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    Institute's top-down approach to gender equity not going unnoticed

    Lucy Marrett

    Recent efforts by the Australian Institute of Architects to counter gender inequality in the profession have been picked up by mainstream Australian media.

    The Institute’s “top-down” approach to advocating gender equity in architecture was the subject of a recent report by the Australian Financial Review’s Tony Boyd.  In particular, the Institute’s recent policy change that set mandatory minimums for female representation on its board of directors was praised by the AFR.

    Boyd’s article, titled Australia's female architects have a plan for building gender diversity, cited many worrying statistics from the widely proliferated 2014 research report, Equity and Diversity in the Australian Architecture Profession: Women, Work and Leadership.

    The report noted that while the number of women graduating from Australian architecture schools is close to parity, they aren’t advancing to registration and the higher ranks in architecture firms at the same rate as men.

    Aware of these statistics, the Institute have been setting an example to the profession in its own offices.  In April they appointed former Property Council Executive Director and Women’s Property Initiatives Board member, Jennifer Cunich to CEO and in May they introduced a new policy that will see a mandatory minimum of three female board directors by the close of their 2017 annual general meeting.

    The Institute have also announced new members on the 2016-2017 National Committee for Gender Equality; the committee implements policy as well as actioning, programs and initiatives as a practical action of the Institutes Gender Equity Policy.

    ARCHITECTS DESIGNING THE WAY

    While these changes by the Institute have been picked up by mainstream media, they aren’t the only ones advocating the case for better representation of woman in the industry.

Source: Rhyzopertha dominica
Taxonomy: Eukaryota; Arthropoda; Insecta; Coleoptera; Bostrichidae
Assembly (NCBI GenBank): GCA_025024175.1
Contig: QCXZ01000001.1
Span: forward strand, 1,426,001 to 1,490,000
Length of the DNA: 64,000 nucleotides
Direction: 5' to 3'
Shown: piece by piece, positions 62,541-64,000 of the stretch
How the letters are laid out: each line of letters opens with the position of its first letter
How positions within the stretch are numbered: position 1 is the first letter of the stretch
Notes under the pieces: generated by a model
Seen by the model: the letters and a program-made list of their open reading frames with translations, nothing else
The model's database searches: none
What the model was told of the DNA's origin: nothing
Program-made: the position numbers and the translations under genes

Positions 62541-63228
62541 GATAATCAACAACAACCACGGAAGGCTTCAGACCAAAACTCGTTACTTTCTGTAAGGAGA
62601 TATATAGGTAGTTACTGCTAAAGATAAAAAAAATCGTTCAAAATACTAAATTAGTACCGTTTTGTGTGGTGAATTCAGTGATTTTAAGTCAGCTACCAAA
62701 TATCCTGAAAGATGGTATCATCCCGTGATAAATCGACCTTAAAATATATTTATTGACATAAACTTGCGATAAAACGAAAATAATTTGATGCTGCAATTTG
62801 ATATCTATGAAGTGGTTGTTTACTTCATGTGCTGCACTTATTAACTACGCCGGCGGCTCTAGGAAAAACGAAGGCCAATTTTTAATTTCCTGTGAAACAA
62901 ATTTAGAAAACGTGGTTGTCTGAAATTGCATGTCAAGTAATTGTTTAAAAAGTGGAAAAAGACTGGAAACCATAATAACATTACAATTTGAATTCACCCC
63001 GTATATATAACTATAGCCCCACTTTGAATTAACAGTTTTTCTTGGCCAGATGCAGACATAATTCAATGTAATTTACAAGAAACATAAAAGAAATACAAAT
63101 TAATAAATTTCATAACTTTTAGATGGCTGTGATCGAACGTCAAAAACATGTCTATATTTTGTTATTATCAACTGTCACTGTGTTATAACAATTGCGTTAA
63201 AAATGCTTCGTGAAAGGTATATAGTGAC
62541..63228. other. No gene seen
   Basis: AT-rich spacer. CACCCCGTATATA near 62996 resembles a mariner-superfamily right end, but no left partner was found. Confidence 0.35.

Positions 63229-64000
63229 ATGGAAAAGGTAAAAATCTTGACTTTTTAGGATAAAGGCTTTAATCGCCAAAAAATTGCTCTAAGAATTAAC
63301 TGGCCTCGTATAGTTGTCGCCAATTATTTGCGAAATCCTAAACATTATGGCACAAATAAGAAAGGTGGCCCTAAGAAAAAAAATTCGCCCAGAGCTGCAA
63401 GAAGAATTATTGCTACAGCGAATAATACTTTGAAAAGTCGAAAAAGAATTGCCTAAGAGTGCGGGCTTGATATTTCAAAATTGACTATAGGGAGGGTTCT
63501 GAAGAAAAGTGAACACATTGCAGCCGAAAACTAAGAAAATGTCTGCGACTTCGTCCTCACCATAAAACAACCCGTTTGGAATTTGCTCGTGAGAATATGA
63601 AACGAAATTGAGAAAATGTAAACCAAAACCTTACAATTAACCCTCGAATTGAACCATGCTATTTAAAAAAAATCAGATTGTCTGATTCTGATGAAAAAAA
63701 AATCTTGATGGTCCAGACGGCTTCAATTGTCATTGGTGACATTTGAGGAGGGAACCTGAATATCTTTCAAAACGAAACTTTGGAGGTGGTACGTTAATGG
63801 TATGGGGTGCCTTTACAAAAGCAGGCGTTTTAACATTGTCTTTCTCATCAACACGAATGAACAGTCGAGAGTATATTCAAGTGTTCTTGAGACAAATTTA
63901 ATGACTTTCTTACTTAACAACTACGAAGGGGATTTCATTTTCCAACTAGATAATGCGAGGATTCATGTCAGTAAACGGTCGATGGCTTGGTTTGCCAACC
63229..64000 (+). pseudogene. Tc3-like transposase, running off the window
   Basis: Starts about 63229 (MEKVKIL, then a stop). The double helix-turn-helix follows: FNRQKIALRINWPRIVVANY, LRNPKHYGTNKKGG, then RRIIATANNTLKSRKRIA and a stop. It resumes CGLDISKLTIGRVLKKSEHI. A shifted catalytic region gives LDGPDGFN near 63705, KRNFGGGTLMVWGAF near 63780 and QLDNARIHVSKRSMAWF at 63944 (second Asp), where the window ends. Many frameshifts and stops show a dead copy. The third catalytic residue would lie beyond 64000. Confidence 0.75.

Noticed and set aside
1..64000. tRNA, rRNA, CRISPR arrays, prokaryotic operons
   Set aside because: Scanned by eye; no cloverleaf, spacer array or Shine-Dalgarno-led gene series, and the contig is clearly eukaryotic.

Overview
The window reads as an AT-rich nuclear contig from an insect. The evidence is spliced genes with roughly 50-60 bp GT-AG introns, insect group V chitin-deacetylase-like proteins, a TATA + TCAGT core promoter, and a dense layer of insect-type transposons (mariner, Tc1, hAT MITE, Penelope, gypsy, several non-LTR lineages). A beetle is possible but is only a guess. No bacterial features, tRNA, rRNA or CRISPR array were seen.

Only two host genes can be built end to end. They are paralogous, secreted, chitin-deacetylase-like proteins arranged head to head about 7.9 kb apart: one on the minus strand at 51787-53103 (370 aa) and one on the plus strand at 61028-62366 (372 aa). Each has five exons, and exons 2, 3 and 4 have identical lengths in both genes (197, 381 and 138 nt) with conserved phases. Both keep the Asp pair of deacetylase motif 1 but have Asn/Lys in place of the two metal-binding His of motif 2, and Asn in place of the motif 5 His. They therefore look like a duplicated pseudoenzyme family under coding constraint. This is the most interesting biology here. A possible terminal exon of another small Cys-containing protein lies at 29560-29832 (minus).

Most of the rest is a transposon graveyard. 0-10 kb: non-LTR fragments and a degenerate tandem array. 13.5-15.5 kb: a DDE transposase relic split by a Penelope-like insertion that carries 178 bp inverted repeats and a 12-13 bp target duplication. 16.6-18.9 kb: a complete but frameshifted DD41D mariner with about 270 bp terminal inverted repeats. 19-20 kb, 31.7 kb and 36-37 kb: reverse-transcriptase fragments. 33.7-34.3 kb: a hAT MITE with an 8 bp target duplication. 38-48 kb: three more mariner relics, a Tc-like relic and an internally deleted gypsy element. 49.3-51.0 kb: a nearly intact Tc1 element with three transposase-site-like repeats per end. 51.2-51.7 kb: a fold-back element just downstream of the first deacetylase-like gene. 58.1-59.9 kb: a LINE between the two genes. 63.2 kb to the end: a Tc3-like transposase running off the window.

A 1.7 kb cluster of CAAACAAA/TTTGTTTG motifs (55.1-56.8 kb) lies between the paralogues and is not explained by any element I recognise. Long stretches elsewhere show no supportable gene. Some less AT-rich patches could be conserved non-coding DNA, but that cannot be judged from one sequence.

Engineering and architecture firm GHD is renowned for their advocacy of gender equality within the architecture industry. GHD have twice in a row been the only architecture firm to receive an Employer of Choice for Gender Equality citation from the Workplace Gender Equality Agency (WGEA).

    Fulton Trotter Architects (FTA), also have made their stance on gender equality known by having a 60 per cent female representation in their Associate pool and 40 per cent representation among their Associate Directors. Along with GHD, FTA is attempting to overturn the current dwindling statistics of women in the industry.

    Parlour, an Australian research and website collaboration is a site designated to discussion, education and resources for women and equality within the Australian architectural field. Their number one aim as stated on their website is “To promote gender equity in architecture”. Their efforts for woman are perhaps the most progressive as they are taking a noticeable place with in the media to advocate for woman in architecture.

    Parlour not only discusses and provides informed opinions on the industry but also go to significant lengths to communicate directly to their audience; they host seminars, writing workshops, take on extensive reporting and implement guidelines including the “Parlour Guides to Equitable Practice”. These guidelines were developed to assist Australian architecture in moving forward towards a more equal opportunity profession for all.

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